Although they vary by utility, most electricity rates fall into the residential, small general service or large general service categories. Health care facilities generally fall into the large customer category, but could be placed on different rate structures depending on a number of factors, including size and ability to deploy different assets at certain times.
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These rate structures include time of use, interruptible service and others, and they have a significant impact on the cost of services.
For instance, interruptible service rates allow the utility company to take a customer off the grid for a specified amount of time in exchange for a reduced rate of service. In areas where interruptible service rates are available, health care facilities are excellent candidates to take advantage of this rate because of the backup infrastructure already required to be available on their campuses.
The benefits of this service vary depending on several factors, including the price of electricity compared with that of diesel fuel, a facility’s ability to store the required fuel on-site, and its ability to manage the transitions on and off the grid; however, this option is often advantageous when it is available because of the cost savings associated with the reduced rate structure.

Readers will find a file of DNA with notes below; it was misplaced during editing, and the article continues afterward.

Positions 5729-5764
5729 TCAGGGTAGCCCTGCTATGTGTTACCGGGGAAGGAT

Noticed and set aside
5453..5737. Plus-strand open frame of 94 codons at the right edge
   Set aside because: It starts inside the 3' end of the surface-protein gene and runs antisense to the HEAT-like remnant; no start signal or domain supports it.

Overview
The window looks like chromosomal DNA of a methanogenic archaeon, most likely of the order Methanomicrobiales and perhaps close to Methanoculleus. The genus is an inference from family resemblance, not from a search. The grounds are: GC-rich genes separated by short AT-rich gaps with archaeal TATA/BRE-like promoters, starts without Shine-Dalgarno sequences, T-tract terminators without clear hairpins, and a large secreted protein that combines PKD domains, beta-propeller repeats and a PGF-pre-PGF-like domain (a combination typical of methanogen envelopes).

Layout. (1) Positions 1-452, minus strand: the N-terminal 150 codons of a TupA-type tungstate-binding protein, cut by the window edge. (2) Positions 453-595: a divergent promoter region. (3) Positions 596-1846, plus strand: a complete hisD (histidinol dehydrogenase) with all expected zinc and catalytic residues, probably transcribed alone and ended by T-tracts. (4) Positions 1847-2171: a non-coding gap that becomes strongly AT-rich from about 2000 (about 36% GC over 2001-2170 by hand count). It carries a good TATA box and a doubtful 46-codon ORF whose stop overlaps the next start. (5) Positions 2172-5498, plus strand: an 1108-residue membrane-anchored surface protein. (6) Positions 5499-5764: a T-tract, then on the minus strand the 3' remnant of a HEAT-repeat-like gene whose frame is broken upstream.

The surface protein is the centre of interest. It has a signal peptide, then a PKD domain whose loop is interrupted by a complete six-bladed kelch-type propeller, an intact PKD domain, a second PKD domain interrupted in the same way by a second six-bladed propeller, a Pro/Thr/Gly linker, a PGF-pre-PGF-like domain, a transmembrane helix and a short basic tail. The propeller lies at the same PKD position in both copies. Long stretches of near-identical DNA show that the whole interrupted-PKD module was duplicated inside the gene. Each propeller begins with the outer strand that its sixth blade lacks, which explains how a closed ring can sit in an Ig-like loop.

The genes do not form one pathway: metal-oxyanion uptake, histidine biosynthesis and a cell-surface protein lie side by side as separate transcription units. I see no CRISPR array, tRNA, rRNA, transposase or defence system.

Facilities professionals can learn about their rates through a number of resources. An updated rate book often is available through the utility company’s website. Professionals must understand this information, or engage an engineering firm or another third-party resource to explain the options available.
A facilities professional also should build a relationship with the utility company representative who can explain the intricacies of each rate and rationale for the selected rate for a particular institution or facility.
Rachel Poff and Garrett Hensley are energy analysts at Bernhard TME, Little Rock, Ark. They can be reached at firstname.lastname@example.org and email@example.com, respectively.